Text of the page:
Revised oxygen system blamed for W.Va. plane crash


December 22, 2010
Revised oxygen system blamed for W.Va. plane crash
By The Associated Press

PARKERSBURG, W.Va. – Federal investigators say a modified oxygen system is the probable cause of a fatal airplane crash in West Virginia last year.

The National Transportation Safety Board says the pilot made improper changes to the single-engine Cirrus SR-22’s system. As a result, he was deprived of oxygen and became incapacitated.

The plane crashed July 30, 2009, in a remote wooded area in Jackson County. The pilot, 61-year-old William Huff of Indiana, was killed.

Huff was returning to an airport in Indianapolis, Ind., from Nebraska when air traffic controllers lost contact after giving him clearance to descend. The plane continued flying until it ran out of fuel and crashed.

The Parkersburg News reported the NTSB’s findings Wednesday.


Gotta love the lack of reporting in the article, catch our attention, lure us down a path and really tell us nothing. Why would a pilot “revise” the O2 system? What vintage of Cirrus was it, early system or newer version? But it is not about investigating the O2 systems, just an easy explanation to close it for the ntsb. What was his profile for the flight (altitude, time at altitude…), seems he would have noticed his symptoms of hypoxia earlier; when/where did he get his high altitude endorsement? At least with that as the reason Cirrus doesn’t have to worry about litigation.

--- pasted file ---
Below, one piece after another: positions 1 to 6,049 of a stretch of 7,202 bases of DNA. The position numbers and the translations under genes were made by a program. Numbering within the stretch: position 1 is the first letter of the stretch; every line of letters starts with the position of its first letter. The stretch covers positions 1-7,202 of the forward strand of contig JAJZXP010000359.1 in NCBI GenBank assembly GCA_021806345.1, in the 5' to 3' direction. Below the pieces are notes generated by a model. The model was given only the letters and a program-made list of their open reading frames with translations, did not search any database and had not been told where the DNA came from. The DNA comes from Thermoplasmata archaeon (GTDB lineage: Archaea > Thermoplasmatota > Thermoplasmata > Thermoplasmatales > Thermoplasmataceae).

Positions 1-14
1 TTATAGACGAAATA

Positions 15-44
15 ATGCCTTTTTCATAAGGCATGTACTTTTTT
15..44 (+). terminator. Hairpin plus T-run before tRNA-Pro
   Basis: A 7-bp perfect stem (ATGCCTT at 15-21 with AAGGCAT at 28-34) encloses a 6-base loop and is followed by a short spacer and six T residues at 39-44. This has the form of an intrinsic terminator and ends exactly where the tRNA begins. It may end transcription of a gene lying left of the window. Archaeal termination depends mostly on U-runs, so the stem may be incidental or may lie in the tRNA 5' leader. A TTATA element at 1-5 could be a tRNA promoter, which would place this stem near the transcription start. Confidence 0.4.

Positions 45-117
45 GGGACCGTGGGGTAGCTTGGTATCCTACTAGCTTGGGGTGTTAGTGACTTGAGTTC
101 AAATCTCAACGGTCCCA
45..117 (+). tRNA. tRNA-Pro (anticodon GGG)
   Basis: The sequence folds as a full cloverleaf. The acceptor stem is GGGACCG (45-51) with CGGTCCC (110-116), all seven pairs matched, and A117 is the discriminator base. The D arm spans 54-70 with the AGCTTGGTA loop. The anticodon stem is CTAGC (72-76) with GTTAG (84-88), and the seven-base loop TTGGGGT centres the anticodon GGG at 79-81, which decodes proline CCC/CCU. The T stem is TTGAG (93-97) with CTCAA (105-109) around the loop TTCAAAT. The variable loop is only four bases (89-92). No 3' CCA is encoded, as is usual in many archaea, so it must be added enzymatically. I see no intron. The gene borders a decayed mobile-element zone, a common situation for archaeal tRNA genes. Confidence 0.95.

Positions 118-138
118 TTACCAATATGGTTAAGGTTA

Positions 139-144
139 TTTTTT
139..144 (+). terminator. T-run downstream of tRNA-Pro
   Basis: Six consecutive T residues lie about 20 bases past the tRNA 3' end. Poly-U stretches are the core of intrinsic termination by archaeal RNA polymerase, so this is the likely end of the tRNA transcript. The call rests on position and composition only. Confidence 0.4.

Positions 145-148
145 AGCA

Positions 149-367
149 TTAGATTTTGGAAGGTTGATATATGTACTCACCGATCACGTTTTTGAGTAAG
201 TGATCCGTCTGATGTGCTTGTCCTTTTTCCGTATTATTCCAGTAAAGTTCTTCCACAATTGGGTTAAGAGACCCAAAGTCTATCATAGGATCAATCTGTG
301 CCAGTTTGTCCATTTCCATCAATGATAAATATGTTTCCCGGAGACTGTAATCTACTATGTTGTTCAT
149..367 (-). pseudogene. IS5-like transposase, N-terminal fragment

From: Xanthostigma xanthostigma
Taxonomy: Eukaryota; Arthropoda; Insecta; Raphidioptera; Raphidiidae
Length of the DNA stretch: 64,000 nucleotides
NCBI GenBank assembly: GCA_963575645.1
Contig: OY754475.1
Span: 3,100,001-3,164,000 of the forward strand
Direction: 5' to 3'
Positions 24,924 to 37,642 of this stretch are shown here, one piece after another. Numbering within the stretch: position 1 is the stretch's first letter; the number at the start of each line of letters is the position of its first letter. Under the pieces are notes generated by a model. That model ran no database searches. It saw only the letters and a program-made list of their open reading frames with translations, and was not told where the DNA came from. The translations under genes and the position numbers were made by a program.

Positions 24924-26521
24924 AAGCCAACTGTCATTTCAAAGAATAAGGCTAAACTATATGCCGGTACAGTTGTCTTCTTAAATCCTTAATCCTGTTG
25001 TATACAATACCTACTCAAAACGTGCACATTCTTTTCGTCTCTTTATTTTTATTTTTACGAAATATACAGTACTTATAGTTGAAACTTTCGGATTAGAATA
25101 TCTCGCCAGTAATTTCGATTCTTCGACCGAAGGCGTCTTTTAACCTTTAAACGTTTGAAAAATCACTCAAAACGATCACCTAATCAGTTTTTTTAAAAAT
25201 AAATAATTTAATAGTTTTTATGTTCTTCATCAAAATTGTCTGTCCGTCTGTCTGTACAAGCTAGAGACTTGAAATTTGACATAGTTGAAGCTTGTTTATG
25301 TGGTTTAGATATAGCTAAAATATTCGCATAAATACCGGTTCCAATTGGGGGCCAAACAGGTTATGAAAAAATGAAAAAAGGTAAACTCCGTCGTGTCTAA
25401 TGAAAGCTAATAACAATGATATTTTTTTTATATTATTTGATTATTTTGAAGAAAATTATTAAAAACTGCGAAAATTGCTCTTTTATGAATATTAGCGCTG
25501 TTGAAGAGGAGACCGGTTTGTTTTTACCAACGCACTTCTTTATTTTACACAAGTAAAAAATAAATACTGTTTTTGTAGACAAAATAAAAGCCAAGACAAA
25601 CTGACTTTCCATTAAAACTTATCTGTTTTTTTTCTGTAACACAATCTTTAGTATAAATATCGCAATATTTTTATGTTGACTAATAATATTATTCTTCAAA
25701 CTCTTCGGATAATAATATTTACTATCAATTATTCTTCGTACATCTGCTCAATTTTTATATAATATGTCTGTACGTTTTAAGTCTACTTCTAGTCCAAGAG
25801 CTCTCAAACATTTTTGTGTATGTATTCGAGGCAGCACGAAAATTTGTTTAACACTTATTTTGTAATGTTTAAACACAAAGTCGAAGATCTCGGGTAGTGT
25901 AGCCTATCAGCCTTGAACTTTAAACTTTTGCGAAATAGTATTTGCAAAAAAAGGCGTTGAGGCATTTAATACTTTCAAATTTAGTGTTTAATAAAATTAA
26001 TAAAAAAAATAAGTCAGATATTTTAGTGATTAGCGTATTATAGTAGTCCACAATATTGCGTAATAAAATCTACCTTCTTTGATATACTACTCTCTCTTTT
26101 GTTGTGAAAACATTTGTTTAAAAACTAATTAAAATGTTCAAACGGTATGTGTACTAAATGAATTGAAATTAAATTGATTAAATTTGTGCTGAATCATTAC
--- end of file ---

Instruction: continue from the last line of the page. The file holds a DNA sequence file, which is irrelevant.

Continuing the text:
a quick search and you can find a lot of the information from news reports last year. … ash-report